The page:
Police recovered bomb scraps — including pellets, batteries, cables and detonators — that might yield clues about who masterminded the deadly attacks on three restaurants on the resort island of Bali (search), officials said Tuesday.

Investigators also found shreds of a black bag, scraps of jeans and two wallets — all believed to be used by the suicide bombers, whose severed heads were found up to 20 yards from the scene, said police spokesman Brig. Gen. Sunarko Danu Artanto.

Tracking down the masterminds hinges on identifying the attackers, said Maj. Gen. I Made Mangku Pastika, the Bali police chief, who made another urgent public appeal for help.

Macabre photos of the bombers' severed heads — bruised and swollen but remarkably well-preserved — have been circulated nationwide, but no one has come forward with information.

Indonesian officials had earlier said the near-simultaneous bombings that killed 22 people and wounded 104 others apparently were planned by Malaysian fugitives Azahari bin Husin and Noordin Mohamed Top — key figures in the al-Qaida-linked regional terror group Jemaah Islamiyah.

The organization, terror experts say, has been decimated by a series of arrests since the Sept. 11, 2001, attacks in the United States, but may have formed alliances with other organizations or individuals.

Pastika said Tuesday it was too early to directly blame Azahari and Noordin — or Jemaah Islamiyah (search).

"We still do not know that," he told reporters, adding that investigators' first priority was identifying the three bombers, who wore explosives — packed with ball bearings and other shrapnel — around their waists or in bags over their shoulders. The blasts destroyed their torsos, but left their heads relatively undamaged.

Once the suspects are identified, "we can trace which group they're from," he told reporters.

Sidney Jones, an expert on Indonesian Islamic terrorist groups, said the types of explosives used in the Bali bombing should be compared with materials used in other attacks, since such analysis could yield vital clues about which groups are involved.

Investigators have announced hot line numbers for phoned-in tips.

"We need the participation of all people in Indonesia," Pastika said. "The pictures of them (the attackers) are clear, and they are easy to recognize."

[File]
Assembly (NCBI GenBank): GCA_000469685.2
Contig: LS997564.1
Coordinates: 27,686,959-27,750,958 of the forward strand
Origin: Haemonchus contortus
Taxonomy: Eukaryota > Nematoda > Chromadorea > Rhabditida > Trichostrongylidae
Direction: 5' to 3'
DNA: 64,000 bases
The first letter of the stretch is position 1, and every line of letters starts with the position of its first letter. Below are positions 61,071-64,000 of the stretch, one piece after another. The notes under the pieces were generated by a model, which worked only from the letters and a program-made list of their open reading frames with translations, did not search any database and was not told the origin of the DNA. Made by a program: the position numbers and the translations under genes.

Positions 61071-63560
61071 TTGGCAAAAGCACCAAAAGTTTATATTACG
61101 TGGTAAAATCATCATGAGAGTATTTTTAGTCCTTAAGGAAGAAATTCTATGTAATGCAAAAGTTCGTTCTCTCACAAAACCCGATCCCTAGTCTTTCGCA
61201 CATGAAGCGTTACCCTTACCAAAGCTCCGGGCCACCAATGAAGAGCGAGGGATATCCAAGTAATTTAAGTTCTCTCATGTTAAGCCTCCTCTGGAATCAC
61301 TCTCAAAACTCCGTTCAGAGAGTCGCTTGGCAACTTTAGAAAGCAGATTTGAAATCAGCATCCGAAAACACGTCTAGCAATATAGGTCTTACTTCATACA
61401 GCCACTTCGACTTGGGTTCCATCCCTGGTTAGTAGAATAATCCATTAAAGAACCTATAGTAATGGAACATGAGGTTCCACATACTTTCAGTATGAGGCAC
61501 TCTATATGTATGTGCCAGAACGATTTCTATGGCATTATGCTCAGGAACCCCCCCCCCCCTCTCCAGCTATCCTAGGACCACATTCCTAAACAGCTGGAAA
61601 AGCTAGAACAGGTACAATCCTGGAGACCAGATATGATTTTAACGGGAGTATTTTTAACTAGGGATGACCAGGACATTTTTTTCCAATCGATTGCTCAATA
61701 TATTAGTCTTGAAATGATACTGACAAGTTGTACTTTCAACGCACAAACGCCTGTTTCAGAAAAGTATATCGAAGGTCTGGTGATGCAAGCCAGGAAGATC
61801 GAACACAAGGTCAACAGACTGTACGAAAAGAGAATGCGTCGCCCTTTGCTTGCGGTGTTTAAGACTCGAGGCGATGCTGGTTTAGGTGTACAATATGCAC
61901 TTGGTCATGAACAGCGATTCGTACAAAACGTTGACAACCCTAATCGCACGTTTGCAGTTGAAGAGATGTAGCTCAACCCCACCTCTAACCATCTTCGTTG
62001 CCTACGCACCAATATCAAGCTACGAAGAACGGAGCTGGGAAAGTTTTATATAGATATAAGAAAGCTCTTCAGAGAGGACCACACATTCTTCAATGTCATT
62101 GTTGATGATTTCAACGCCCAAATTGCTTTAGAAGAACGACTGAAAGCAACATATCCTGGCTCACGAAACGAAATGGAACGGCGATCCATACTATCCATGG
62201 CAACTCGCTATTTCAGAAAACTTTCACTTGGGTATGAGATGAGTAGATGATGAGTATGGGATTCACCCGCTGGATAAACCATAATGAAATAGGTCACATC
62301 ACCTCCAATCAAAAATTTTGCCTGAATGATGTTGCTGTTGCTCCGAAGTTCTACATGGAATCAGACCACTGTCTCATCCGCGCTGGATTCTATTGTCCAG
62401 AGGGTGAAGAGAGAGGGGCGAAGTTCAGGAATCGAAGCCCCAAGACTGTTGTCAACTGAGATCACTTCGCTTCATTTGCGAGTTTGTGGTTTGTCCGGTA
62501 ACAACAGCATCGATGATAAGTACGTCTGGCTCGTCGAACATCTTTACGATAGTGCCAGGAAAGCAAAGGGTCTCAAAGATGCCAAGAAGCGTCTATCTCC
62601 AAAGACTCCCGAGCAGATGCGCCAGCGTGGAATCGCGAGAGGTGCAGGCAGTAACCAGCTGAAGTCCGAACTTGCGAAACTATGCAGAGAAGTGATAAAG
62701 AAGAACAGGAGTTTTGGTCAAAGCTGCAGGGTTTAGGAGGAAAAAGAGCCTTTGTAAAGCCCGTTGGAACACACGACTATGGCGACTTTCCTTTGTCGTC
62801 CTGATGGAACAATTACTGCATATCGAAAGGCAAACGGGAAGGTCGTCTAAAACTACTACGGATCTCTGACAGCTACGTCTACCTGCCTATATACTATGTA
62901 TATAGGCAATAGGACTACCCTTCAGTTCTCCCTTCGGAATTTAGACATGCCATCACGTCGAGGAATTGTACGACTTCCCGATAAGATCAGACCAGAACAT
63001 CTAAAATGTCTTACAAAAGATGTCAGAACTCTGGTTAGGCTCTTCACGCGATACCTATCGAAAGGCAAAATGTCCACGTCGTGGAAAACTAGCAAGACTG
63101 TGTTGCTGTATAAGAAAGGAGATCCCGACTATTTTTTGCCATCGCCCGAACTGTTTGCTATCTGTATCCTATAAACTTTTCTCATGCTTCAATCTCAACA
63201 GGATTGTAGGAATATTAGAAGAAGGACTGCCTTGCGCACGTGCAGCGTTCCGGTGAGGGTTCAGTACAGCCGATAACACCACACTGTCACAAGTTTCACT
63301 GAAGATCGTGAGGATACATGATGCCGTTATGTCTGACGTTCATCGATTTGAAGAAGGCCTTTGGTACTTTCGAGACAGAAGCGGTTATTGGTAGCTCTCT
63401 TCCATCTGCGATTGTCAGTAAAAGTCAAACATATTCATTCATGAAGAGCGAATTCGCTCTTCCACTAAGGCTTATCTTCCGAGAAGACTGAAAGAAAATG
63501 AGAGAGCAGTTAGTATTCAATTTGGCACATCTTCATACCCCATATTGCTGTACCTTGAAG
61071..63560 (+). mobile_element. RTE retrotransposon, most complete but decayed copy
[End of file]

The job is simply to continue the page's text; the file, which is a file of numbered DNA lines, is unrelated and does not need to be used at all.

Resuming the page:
Meanwhile, Muslim cleric Abu Bakar Bashir (search), the alleged spiritual leader of Jemaah Islamiyah, condemned Saturday's blasts, saying he opposed attacks on peaceful places like Bali.

But Bashir also warned that the suicide bombings were signs that God was displeased with Indonesia's rulers.

"I suggest the government bring themselves closer to God by implementing his rules and laws because these happenings are warnings from God for all of us," said Bashir, who has campaigned for implementing Islamic law, or Shariah, in Indonesia.

Bashir, serving a 30-month sentence after being convicted of conspiracy in the deadly Bali bombings of 2002, made his comments in a statement read by his chief lawyer, Muhammad Mahendradata.

Pastika said two men were taken in for questioning on Saturday, but have not been officially named as suspects. Sunarko described them as possible pickpockets. Thirty-nine witnesses also have been questioned, he said.

Death tolls in the attacks have varied because the blasts dismembered the bodies, making them difficult to count.

Sanglah, the main hospital treating the victims, said the death toll was 29. A police spokesman, Maj. Gen. Aryanto Budihardjo, told reporters in the capital that 22 had been killed, including the three bombers.

Fourteen Indonesians, two Australians and one Japanese man were among the dead.

Officials were trying to identify the nationalities of the other corpses.

The wounded included 49 Indonesians, 17 Australians, six Americans, six Koreans, and four Japanese.